The game briefly mentions the possibility of characters around the persona being LGBTQ+, but it’s only for one short scenario where a female persona’s friend admits to the persona that they like girls rather than boys and the only “accepting” choices are to refer the friend to a therapist, or suffer becoming her confidant until the friendship slowly dies out since the persona can’t handle being the only person they can talk to about it.
Even if the persona is straight, there are still choices and experiences that the game blocks the player off from. While it’s a difficult topic to sometime engage in, becoming a teen mom is much more accepted than it was twenty, or thirty years ago and is a valid experience that some people go through. Alter Ego, however, doesn’t allow for the option to have kids until the persona is an adult. Even then, the persona can’t have a biological child as if the persona is on their own and does not want a partner, but still wants a biological child through means like artificial insemination, they're blocked from that choice. Their only option is to adopt a child. There is no scenario in which the persona can become pregnant from a one-night stand either. It’s an extremely limited and narrow view of what’s acceptable in modern society and the game hasn’t aged well in that regard.
The current copyright holders and distributors of the game, a company called Choose Multiple LLC, have maintained and preserved the original version created by Dr. Favaro as an important part of electronic literature, but they admit that the story of Alter Ego is inherently one of a cisgender, heterosexual, non-minority persona; though that’s not entirely the same feelings that we as a society hold today. What Alter Ego lacks in this type of agency is vast, but Choose Multiple LLC also encourage those disappointed by the gaps in Alter Ego to write their own version of the game and create the experience that this one doesn’t allow. Even though it wouldn’t actually be Alter Ego and it is extremely presumptuous that the consumer should have to create what the game doesn’t allow, it does show a unique opportunity of agency to restyle the structure of Alter Ego into a more modern and updated version of the game that brings better representation and a more dynamic experience for both the persona and the player.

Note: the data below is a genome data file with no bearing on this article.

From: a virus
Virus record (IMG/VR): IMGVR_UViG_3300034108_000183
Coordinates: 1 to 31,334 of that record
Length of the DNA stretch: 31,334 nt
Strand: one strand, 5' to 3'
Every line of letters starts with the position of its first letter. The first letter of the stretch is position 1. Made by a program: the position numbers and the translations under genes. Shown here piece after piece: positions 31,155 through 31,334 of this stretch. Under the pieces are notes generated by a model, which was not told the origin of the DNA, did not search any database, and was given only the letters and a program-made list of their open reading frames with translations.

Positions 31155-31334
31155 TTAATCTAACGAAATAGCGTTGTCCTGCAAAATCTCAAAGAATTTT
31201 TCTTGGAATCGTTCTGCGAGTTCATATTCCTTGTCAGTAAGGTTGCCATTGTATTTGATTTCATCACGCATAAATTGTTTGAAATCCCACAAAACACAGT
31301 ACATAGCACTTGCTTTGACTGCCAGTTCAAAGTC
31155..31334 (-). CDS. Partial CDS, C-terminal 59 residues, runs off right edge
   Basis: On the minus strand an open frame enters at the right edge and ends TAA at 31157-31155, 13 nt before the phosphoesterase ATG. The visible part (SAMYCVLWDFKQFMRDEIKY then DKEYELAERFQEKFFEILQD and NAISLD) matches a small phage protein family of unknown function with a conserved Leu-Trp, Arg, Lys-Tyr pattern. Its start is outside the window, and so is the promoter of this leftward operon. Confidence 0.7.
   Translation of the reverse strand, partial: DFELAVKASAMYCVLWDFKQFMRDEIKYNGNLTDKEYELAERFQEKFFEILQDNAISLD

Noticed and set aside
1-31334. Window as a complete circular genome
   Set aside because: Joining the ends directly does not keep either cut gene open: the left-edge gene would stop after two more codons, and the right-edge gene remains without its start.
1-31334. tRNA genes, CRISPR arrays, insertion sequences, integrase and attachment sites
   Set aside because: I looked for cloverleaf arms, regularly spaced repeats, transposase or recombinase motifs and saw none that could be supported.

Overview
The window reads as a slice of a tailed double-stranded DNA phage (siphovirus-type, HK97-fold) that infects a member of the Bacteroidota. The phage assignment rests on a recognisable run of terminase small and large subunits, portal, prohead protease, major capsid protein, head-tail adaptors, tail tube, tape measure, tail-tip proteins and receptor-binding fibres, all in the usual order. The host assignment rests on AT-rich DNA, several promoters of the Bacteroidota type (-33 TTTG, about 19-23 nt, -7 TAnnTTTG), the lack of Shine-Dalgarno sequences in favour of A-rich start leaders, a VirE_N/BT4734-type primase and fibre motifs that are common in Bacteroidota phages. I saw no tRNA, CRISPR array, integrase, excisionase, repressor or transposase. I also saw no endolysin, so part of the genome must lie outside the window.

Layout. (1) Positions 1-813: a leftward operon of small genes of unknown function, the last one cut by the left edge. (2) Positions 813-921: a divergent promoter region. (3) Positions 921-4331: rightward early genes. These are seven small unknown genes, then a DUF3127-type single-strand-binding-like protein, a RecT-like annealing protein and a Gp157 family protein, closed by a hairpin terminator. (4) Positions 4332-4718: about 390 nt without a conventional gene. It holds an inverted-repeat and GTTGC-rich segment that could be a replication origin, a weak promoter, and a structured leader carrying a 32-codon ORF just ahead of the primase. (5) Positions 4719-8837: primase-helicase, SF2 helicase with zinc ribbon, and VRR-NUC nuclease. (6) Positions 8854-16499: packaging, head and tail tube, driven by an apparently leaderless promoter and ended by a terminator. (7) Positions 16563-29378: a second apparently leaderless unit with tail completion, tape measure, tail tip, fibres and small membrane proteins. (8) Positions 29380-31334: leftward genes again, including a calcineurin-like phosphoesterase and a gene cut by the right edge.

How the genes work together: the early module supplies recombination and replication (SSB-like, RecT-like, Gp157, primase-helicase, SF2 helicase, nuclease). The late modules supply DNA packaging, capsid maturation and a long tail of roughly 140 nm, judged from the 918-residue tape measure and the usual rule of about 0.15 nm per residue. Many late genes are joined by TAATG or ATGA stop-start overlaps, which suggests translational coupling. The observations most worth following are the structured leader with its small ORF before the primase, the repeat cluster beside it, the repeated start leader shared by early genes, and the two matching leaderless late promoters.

Although the game lacks any choices to create a narrative that goes against the stereotypical life of an American in the mid 1980s, it does make a lot of the right moves to mimic the choices that we find ourselves making in life which fulfills its duty in allowing us to create an alter ego of our own to see what our lives in a different time could have been. Alter Ego doesn’t tell a story like my own, but it does give me the ability to find pieces of myself in it, and that relatability makes all the difference.
It's interesting that we're able to enjoy something that seems culturally similar, but distinctively from its own time in comparison to ours. The progress we've made in thirty plus years makes playing this a little jarring as you're suddenly stripped of choices our current society sees as typical. While it's important to preserve these for future use, we shouldn't hold them as an industry standard and need to continue innovating the choices in development until our current era of games give others the same feeling of being displaced as Alter Ego gives those in our current society.
They are filled with excitement to see you, though you soon realize they are not communicating their joy in words. It's almost as if... this will go on forever...
Works Cited and Consulted
Favaro, Peter J. Alter Ego. 1986. Choose Multiple LLC. 18 09 2017. <https://www.playalterego.com/>.
Ganz, Steve. "Percentages" 22 10 2008. 10 10 2017. Digital. <https://flic.kr/p/5w5VFy>
Jackson, Gin. Screenshots of Alter Ego. 10 2017. Digital.